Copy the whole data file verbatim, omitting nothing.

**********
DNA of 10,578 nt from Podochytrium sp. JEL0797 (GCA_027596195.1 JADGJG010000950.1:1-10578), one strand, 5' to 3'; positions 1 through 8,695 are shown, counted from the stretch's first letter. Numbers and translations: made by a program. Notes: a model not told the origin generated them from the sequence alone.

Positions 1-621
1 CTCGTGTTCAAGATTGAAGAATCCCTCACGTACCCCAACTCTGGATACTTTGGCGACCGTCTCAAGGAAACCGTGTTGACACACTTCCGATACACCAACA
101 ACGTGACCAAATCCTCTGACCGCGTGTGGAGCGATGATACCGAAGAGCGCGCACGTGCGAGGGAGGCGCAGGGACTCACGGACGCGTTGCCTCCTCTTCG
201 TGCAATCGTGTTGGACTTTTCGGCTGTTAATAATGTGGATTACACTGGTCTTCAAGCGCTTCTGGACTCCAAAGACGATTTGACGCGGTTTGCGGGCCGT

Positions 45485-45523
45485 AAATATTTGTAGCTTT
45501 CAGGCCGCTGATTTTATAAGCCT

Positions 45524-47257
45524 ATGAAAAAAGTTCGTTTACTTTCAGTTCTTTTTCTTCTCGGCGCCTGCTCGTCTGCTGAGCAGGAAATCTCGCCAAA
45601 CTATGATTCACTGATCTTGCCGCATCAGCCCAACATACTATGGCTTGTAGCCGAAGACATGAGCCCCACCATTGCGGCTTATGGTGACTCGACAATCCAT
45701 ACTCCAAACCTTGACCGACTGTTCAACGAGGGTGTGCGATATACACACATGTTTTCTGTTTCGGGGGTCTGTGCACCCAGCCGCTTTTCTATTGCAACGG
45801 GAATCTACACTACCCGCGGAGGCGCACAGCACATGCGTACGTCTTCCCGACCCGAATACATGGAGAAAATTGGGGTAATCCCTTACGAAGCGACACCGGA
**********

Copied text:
DNA of 10,578 nt from Podochytrium sp. JEL0797 (GCA_027596195.1 JADGJG010000950.1:1-10578), one strand, 5' to 3'; positions 1 through 8,695 are shown, counted from the stretch's first letter. Numbers and translations: made by a program. Notes: a model not told the origin generated them from the sequence alone.

Positions 1-621
1 CTCGTGTTCAAGATTGAAGAATCCCTCACGTACCCCAACTCTGGATACTTTGGCGACCGTCTCAAGGAAACCGTGTTGACACACTTCCGATACACCAACA
101 ACGTGACCAAATCCTCTGACCGCGTGTGGAGCGATGATACCGAAGAGCGCGCACGTGCGAGGGAGGCGCAGGGACTCACGGACGCGTTGCCTCCTCTTCG
201 TGCAATCGTGTTGGACTTTTCGGCTGTTAATAATGTGGATTACACTGGTCTTCAAGCGCTTCTGGACTCCAAAGACGATTTGACGCGGTTTGCGGGCCGT

Positions 45485-45523
45485 AAATATTTGTAGCTTT
45501 CAGGCCGCTGATTTTATAAGCCT

Positions 45524-47257
45524 ATGAAAAAAGTTCGTTTACTTTCAGTTCTTTTTCTTCTCGGCGCCTGCTCGTCTGCTGAGCAGGAAATCTCGCCAAA
45601 CTATGATTCACTGATCTTGCCGCATCAGCCCAACATACTATGGCTTGTAGCCGAAGACATGAGCCCCACCATTGCGGCTTATGGTGACTCGACAATCCAT
45701 ACTCCAAACCTTGACCGACTGTTCAACGAGGGTGTGCGATATACACACATGTTTTCTGTTTCGGGGGTCTGTGCACCCAGCCGCTTTTCTATTGCAACGG
45801 GAATCTACACTACCCGCGGAGGCGCACAGCACATGCGTACGTCTTCCCGACCCGAATACATGGAGAAAATTGGGGTAATCCCTTACGAAGCGACACCGGA